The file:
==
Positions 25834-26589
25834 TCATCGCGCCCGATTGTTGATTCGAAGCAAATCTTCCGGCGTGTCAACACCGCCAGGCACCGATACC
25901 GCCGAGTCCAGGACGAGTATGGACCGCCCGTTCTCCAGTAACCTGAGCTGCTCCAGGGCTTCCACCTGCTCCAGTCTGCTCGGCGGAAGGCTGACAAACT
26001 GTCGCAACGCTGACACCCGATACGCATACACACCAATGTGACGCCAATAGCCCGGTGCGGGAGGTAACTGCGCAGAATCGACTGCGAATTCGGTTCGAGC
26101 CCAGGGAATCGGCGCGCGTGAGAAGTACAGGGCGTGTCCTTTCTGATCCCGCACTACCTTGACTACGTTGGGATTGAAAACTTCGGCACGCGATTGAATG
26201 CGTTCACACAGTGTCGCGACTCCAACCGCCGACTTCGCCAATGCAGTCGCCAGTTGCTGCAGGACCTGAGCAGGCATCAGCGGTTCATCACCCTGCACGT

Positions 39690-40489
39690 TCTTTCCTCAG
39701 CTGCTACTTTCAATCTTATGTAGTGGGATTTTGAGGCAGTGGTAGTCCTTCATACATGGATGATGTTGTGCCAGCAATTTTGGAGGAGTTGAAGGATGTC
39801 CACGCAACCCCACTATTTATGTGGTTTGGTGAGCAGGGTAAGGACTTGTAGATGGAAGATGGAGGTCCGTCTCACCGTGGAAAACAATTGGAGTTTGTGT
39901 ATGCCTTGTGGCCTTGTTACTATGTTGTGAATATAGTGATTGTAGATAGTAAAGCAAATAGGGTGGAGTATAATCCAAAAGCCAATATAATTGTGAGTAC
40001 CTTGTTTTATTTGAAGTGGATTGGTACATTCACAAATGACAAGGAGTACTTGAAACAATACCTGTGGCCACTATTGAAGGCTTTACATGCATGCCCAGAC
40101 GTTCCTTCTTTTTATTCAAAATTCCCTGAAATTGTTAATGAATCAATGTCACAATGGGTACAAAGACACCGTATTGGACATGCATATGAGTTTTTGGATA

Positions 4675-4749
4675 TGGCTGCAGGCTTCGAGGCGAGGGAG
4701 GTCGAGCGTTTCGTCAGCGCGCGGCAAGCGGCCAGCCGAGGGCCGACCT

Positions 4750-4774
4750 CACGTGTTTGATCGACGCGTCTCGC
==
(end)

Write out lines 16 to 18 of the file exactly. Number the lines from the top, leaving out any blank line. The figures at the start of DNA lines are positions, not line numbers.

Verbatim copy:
4701 GTCGAGCGTTTCGTCAGCGCGCGGCAAGCGGCCAGCCGAGGGCCGACCT

Positions 4750-4774
4750 CACGTGTTTGATCGACGCGTCTCGC